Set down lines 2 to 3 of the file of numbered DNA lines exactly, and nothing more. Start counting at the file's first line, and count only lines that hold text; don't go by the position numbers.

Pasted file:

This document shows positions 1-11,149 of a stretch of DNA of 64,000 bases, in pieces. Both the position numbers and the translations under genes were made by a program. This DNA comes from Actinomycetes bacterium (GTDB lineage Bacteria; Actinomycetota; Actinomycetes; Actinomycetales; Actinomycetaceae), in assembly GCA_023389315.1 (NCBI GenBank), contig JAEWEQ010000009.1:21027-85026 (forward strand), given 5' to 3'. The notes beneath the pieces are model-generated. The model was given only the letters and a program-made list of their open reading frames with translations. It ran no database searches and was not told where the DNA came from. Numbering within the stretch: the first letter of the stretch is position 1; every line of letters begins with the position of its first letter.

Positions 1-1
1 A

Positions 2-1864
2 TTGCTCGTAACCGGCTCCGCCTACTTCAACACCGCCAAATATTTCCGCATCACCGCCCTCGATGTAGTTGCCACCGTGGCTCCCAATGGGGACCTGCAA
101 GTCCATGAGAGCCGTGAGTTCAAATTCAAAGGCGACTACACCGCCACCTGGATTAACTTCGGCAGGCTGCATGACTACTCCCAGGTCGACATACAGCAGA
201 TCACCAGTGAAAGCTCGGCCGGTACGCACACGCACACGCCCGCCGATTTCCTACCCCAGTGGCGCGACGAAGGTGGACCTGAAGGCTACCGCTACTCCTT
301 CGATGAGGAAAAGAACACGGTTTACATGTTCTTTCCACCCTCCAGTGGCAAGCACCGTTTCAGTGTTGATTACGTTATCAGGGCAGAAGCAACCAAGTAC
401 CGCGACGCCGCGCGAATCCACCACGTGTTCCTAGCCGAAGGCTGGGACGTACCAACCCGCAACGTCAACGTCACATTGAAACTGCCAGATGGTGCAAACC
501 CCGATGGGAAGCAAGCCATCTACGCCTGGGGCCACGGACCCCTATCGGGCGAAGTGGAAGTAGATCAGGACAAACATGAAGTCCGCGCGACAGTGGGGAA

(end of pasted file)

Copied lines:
Positions 1-1
1 A